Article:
Wednesday, 3 January 2018

Snuff by Terry Pratchett Review


I bought Snuff when it first came out in 2011, not realising then, like everyone else, that it was going to be the final City Watch book. I sadly abandoned it long before the end anyway, sensing that it wasn’t any good. But, having recently read an excellent Discworld short story reminding me of my love for Terry Pratchett, as well as seasonal nostalgia (new Discworld books used to be cannily published during the Christmas season), I decided to give Snuff another shot and this time force myself through. At the very least I’ll be completing the City Watch series. Well, my initial impression of the novel was right - Snuff ain’t up to snuff! 

Despite his protests, Commander Sam Vimes is forced to take a vacation. His beloved wife, Lady Sybil Ramkin, drags him and their son, young Sam, to the Ramkin Estate in the countryside for a well-earned family break. But crime doesn’t take a holiday and soon the Discworld’s finest policeman is on the trail of a goblin murderer and, in the process, uncovers a vast and unsavoury conspiracy that goes all the way to the top… 

One thing that bothered me when I first tried reading Snuff six years ago was how extremely verbose and cumbersome Pratchett’s writing style had become. It takes well over 100 pages for anything to happen. Up til then all that had was Vimes and his family had left Ankh-Morpork and gone to the countryside! It takes even longer for the plot to emerge and when it did it was cliched and underwhelming. 

I hated everything about the goblins. They’re basically a race of depressingly put-upon victims, which is as fun to read as it sounds, an unending stream of one-dimensional “characters” who’re just there to be repeatedly fucked with and stoke Vimes’ righteous indignation. The goblins’ culture was boring, everything about them was ridiculously sentimental and cloying, and they were just annoying as a whole. 

Then again, all the new characters in Snuff were rubbish. The hapless country copper Feeney was pointless and tiresome, Miss Beedle, the writer, added nothing to the proceedings, while every rich person was portrayed as a gormless twit. There’s a half-hearted attempt at a Pride & Prejudice parody that fell flat. The villain, Stratford, is somehow even more one-dimensional than even the goblins - there’s another baddie literally called “Captain Murderer”(!), which shows you how little imagination and effort Pratchett put into these “characters”, but that on-the-nose kind of name should’ve applied to Stratford. He may as well have been called Mr I’m A Bad Dude because he’s that much of a caricature! He does evil shit because he’s an evil shit.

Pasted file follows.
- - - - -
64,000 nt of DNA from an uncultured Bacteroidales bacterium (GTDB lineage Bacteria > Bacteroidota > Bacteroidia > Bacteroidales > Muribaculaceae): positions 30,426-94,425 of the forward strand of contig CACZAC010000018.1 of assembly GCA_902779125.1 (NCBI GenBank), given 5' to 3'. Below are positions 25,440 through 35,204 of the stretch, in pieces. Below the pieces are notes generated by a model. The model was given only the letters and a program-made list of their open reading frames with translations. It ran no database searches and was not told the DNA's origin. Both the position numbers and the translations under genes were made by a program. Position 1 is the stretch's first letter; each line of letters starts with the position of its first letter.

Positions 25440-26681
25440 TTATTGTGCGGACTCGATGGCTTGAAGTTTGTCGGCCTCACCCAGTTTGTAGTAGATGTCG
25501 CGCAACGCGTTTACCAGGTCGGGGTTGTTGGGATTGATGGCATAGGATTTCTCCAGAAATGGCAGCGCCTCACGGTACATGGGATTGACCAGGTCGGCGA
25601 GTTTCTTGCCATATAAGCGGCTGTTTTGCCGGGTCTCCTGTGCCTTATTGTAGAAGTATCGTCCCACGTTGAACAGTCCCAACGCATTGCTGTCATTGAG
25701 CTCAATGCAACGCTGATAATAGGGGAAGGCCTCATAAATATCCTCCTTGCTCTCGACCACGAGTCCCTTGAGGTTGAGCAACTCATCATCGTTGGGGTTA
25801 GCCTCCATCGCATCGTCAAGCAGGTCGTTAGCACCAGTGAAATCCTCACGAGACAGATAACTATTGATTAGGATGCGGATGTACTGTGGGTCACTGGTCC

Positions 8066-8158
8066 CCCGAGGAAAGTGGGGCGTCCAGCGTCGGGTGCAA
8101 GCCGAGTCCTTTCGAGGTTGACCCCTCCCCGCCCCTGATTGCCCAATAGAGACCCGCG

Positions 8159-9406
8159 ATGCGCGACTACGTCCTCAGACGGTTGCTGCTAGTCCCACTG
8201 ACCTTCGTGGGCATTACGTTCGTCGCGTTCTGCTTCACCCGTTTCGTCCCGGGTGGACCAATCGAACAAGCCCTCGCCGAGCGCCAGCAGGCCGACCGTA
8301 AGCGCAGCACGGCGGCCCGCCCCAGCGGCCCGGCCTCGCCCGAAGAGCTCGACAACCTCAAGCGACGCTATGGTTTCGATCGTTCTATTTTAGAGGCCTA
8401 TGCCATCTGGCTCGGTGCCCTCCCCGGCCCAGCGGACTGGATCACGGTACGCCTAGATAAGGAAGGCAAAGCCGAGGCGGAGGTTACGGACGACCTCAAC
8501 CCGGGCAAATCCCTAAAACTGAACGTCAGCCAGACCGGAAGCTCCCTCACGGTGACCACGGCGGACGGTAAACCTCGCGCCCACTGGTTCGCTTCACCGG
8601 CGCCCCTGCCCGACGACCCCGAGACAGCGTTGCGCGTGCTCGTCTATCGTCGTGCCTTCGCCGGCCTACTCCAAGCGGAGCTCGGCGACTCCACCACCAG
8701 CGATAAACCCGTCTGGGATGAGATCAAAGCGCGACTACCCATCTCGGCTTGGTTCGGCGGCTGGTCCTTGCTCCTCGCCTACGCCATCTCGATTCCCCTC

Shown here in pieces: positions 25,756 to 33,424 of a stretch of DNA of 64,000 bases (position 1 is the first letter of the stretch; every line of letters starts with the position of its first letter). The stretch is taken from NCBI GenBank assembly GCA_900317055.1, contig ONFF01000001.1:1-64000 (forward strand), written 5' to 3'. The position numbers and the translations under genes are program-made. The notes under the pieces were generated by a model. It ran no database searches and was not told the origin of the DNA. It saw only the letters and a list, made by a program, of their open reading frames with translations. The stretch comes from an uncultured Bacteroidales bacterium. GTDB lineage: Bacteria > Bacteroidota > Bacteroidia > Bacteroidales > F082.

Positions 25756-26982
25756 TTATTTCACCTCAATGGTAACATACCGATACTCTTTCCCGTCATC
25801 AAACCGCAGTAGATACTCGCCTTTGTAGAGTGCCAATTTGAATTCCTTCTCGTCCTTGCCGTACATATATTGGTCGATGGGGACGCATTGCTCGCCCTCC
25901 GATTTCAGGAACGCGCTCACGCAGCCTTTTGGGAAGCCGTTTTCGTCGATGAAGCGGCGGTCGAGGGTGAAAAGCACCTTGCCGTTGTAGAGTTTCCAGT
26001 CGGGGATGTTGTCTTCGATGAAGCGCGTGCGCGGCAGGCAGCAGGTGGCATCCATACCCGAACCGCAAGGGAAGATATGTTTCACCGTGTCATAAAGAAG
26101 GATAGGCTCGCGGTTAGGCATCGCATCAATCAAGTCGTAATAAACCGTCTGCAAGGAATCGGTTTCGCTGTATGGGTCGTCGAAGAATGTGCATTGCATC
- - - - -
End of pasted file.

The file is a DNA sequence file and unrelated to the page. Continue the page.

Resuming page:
What I realised was that Pratchett really struggles, at least in this book, with the traditional mechanics of storytelling like a plot. Because where the book feels like a chore to read are the plot-heavy parts when he has to move things along, particularly the riverboat “action” sequence, which was utterly dull, and the absurdly talky fight scenes. 

I also continued to not care about Vimes’ family like the infallible Sybil, who’s drearily always right, and his irritating son, young Sam. I really disliked in general how cutesy and safe Discworld got towards the end (oh man, FUCK the Tiffany Aching YA books, fuck them all to hell!), and the stuff with Vimes and young Sam were far too ball-achingly saccharine for my taste. And SO unfunny - young Sam thinks poo is hilarious, repeat 12 million times, har de har har… 

Technically Snuff is a City Watch book but it’s basically all about Vimes. Carrot, Angua, Nobby et al. are given a handful of token pages and there’s a completely half-arsed subplot involving Colon and a goblin pot that’s totally irrelevant. Fred’s in a coma and could die! Oh, never mind, it resolved itself off-page! Well, why bother to start with then?! 

That said, there’s a reason why Vimes gets all the focus: he’s one of Pratchett’s finest creations. The character holds a special place in my heart having seen him transform over the years from the opening pages of Guards! Guards! when we first met him as a down-and-out drunk waking up in the gutters of Ankh-Morpork to the sober Duke he is now, having brought up the City Watch with him along the way. It says a lot about how fully-realised and compelling a character he is that the best parts of Snuff are simply Vimes riffing on whatever. 

And there are definitely parts of the book I enjoyed. Despite coming across as someone far too deeply in love with his own voice, Pratchett’s still very witty and he’s in his element when he isn’t concerning himself with the plot and meandering off somewhere else instead. Vimes conversing with his manservant Willikins was more often entertaining than anything else going on, and, though Pratchett eschewed the tradition of having Death cameo in every Discworld book here, he still included a scene at the end between Vimes and Vetinari verbally jousting one last time, which was pure pleasure for me (think those cliched cop movie scenes between the police chief and the loose cannon but far more clever). I will dearly miss those scenes, especially as Pratchett wrote the Patrician so, so beautifully with that perfect balance between lethally understated menace, benevolent power and razor-sharp intelligence manifested in one remarkably unique mysterious and Machiavellian figure. 

Sadly, Snuff is a weak last bow for Vimes and the City Watch to go out on which is a shame given how brilliant the earlier books were. Perhaps it’s appropriate that poo should feature so much in this one as the quality is disappointingly shit! While I’m glad to have finished off this series, it’s a forgettable final adventure for Vimes that’s not very funny, tediously overlong, and largely unentertaining - ‘snot enuff for this Discworld fan!

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